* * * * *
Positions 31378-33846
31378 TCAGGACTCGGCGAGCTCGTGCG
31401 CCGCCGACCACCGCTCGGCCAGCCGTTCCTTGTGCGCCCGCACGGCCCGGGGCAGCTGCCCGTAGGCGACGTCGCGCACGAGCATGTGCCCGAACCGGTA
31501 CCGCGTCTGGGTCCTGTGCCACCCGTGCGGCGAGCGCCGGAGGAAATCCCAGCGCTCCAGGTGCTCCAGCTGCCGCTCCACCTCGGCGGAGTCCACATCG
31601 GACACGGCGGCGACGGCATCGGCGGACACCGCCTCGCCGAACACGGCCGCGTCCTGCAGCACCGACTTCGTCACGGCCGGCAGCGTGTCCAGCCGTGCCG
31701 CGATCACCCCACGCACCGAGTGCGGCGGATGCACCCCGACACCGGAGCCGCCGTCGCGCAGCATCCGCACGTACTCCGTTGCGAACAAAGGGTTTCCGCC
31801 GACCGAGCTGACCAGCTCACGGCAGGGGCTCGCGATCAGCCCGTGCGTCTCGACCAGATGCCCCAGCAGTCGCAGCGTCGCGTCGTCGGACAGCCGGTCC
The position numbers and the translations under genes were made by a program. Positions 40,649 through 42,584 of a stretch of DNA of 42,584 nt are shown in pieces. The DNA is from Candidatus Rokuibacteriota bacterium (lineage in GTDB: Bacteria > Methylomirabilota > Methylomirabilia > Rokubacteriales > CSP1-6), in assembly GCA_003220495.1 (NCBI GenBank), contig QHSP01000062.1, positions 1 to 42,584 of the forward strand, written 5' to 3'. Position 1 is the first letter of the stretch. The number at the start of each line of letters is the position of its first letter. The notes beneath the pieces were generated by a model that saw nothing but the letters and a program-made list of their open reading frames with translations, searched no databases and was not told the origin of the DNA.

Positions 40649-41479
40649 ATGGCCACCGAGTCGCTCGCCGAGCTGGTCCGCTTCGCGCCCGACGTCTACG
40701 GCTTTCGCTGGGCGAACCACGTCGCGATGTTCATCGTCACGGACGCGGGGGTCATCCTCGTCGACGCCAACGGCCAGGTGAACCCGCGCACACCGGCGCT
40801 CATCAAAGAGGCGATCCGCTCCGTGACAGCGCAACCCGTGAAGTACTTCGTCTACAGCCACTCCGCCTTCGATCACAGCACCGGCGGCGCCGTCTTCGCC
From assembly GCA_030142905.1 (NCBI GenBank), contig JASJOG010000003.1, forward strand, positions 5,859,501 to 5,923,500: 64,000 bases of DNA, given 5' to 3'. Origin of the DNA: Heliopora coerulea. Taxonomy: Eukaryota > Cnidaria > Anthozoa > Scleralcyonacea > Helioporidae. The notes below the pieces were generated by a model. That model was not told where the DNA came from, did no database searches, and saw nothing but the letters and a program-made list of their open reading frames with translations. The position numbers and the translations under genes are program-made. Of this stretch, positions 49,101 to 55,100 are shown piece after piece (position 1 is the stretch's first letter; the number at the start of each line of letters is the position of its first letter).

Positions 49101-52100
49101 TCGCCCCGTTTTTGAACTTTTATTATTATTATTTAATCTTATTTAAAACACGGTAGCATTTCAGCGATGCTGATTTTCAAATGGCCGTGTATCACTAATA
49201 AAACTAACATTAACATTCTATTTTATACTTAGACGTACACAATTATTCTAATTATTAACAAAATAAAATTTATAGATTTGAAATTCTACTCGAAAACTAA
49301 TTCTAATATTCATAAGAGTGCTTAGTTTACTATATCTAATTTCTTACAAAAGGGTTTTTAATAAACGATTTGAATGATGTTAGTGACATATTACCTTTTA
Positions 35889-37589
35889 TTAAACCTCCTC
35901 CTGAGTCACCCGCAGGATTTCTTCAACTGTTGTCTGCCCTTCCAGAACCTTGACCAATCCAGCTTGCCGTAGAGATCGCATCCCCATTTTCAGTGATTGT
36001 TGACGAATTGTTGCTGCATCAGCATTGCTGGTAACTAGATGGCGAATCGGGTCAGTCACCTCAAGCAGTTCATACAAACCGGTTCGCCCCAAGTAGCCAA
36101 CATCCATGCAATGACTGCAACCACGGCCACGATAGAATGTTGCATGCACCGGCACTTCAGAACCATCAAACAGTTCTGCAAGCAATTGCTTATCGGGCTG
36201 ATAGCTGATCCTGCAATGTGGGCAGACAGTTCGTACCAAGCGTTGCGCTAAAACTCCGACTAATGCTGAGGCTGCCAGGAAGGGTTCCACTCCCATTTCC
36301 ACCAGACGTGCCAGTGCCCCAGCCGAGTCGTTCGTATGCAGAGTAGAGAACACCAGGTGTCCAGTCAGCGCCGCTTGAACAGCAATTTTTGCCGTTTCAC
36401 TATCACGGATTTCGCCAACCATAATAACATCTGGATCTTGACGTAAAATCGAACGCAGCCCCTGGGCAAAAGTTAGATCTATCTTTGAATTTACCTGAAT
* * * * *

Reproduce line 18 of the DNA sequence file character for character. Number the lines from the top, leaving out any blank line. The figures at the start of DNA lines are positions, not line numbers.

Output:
Positions 35889-37589